AI in CMO Strategy: Transforming Marketing Leadership


The Gist

  • AI transformation. AI in CMO strategy is accelerating the shift from sales enablement to buyer enablement, providing tools for hyper-personalization and predictive analytics.
  • Marketing revolution. AI in marketing enables CMOs to develop alternate attribution models and drive personalized experiences, redefining customer engagement.
  • Generative boost. Generative AI is enhancing the productivity of marketing teams by taking over data analysis tasks, allowing professionals to focus on strategy and innovation.

A group of chief marketing officers (CMOs) say artificial intelligence (AI) is reshaping several key functions of their role — from strategy, tactics, and staffing to customer engagement and metrics. They believe embracing, understanding, and applying AI in marketing as leaders is critical to effectively using their data and channels to reach customers. The CMOs shared with CMSWire various details on those effects AI is having on the marketing C-suite: 

1. AI in CMO Strategy

Michael Park, CMO at the Santa Clara, California-based digital workflow company ServiceNow, said AI is “arriving just in time” to accelerate enterprise marketing’s evolution from sales enablement to buyer enablement. 

Four major goals of effective customer experience (CX) are understanding buyer pain points, mapping the buying journey, personalization and continuous improvement fueled by customer feedback, according to Park.

Two robots play chess with their hands visible above the chess board and chess pieces, suggesting the growing role of AI in CMO strategy.
As the reach of artificial intelligence grows, AI in CMO strategy is impacting the role. LS Visuals on Adobe Stock Photos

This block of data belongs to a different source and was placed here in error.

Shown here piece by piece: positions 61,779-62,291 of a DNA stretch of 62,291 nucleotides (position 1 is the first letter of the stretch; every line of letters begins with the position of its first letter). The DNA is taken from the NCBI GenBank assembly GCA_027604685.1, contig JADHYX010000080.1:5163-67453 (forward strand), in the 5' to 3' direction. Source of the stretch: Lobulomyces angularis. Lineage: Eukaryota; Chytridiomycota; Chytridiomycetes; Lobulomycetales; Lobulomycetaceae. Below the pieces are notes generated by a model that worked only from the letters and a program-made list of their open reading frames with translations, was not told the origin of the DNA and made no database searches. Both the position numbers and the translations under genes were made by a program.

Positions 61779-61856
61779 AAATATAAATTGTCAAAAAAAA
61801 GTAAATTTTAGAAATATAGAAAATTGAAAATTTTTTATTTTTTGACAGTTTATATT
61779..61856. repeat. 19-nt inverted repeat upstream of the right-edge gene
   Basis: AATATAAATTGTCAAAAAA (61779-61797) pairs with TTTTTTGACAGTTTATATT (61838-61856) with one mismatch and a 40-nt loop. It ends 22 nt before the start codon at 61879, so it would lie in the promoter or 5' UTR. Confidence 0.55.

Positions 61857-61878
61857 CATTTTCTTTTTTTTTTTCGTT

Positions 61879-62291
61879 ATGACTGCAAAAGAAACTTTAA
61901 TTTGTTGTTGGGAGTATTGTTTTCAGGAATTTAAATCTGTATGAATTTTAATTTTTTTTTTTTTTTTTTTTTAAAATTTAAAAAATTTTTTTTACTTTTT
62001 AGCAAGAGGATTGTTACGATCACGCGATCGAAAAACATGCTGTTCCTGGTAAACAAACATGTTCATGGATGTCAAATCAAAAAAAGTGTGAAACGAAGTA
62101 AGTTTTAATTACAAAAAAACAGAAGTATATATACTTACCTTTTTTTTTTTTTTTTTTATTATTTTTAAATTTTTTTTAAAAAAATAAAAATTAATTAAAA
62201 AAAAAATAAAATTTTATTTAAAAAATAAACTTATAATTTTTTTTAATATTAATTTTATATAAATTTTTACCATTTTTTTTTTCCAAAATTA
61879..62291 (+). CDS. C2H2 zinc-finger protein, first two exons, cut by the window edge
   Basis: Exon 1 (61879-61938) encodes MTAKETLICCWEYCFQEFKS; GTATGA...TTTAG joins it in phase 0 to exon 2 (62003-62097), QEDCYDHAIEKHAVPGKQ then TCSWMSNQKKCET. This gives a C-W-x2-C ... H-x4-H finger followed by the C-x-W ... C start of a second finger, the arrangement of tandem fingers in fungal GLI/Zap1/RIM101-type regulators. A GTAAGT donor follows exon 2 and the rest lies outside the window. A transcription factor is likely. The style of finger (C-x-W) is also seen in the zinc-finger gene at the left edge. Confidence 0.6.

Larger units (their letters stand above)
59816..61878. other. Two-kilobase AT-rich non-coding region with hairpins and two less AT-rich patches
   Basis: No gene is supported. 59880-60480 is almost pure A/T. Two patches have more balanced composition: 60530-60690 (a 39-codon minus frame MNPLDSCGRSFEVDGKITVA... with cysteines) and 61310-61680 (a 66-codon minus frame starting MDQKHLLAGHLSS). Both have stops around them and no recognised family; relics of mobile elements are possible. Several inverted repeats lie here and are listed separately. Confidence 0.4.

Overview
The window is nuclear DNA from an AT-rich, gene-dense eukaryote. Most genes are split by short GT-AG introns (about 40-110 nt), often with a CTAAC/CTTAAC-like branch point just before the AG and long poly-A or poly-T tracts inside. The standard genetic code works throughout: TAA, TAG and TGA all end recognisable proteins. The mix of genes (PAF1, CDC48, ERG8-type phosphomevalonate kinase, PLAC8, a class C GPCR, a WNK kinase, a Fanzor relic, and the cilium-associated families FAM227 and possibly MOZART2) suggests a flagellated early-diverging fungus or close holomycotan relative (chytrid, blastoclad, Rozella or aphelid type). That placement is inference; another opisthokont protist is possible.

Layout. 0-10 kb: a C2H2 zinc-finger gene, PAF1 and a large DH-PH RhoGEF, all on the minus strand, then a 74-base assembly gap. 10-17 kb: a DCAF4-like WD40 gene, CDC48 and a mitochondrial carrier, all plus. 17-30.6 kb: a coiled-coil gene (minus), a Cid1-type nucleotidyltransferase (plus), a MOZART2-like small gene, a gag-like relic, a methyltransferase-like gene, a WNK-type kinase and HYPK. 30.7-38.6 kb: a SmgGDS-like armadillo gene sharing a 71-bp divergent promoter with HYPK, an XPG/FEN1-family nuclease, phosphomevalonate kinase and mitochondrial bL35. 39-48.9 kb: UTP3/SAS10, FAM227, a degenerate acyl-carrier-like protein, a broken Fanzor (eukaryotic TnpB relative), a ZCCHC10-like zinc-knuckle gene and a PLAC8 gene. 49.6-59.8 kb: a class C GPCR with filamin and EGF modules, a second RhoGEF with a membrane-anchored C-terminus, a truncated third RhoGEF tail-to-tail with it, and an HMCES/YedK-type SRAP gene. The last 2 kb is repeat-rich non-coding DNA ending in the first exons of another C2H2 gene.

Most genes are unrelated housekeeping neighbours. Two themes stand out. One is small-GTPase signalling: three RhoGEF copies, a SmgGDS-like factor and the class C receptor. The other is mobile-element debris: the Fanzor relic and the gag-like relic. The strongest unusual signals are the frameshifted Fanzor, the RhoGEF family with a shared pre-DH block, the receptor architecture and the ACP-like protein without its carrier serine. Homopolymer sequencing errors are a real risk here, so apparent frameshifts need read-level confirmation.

Park said companies enable those fundamental CX goals at larger scale and in greater depth with generative AI’s capabilities: most notably, cross-system data summarization, hyper-personalization, predictive analytics, real-time sentiment analysis and ultra-fine segmentation 

Jennifer Chase, EVP and CMO at the Cary, North Carolina-based analytics software company SAS, said AI can develop biases, and it is important for the “sake of responsible marketing that marketers own the responsibility for inclusivity in AI.” 

“Biased data and biased models mean biased results and mitigating that falls squarely on the shoulders of the marketing team,” Chase said.

Chase said “explainability is important,” and as such, SAS is implementing model cards — “like the ingredient list on your food but for AI” — to give both technical and non-technical marketing users a comprehensive understanding of their AI models around accuracy, fairness, interpretability and drift.

Model cards can help ensure AI algorithms are “staying on track ethically” and “inclusivity continues to be a mainstay” in marketing programs, she said.

Michelle Huff, CMO at the San Francisco-based provider of UX insights UserTesting, said the company has begun to explore and experiment with AI “across the entirety of our business.”

Huff said UserTesting is “diving deep” into understanding data protection and privacy with the overarching objective of discerning how AI can help differentiate it, achieve more with fewer resources and build experiences for customers.

“We CMOs are frequently the frontrunners in organizational innovation, contemplating how to distinguish ourselves from the rest,” Huff said. “AI can be a monumental ally in this endeavor.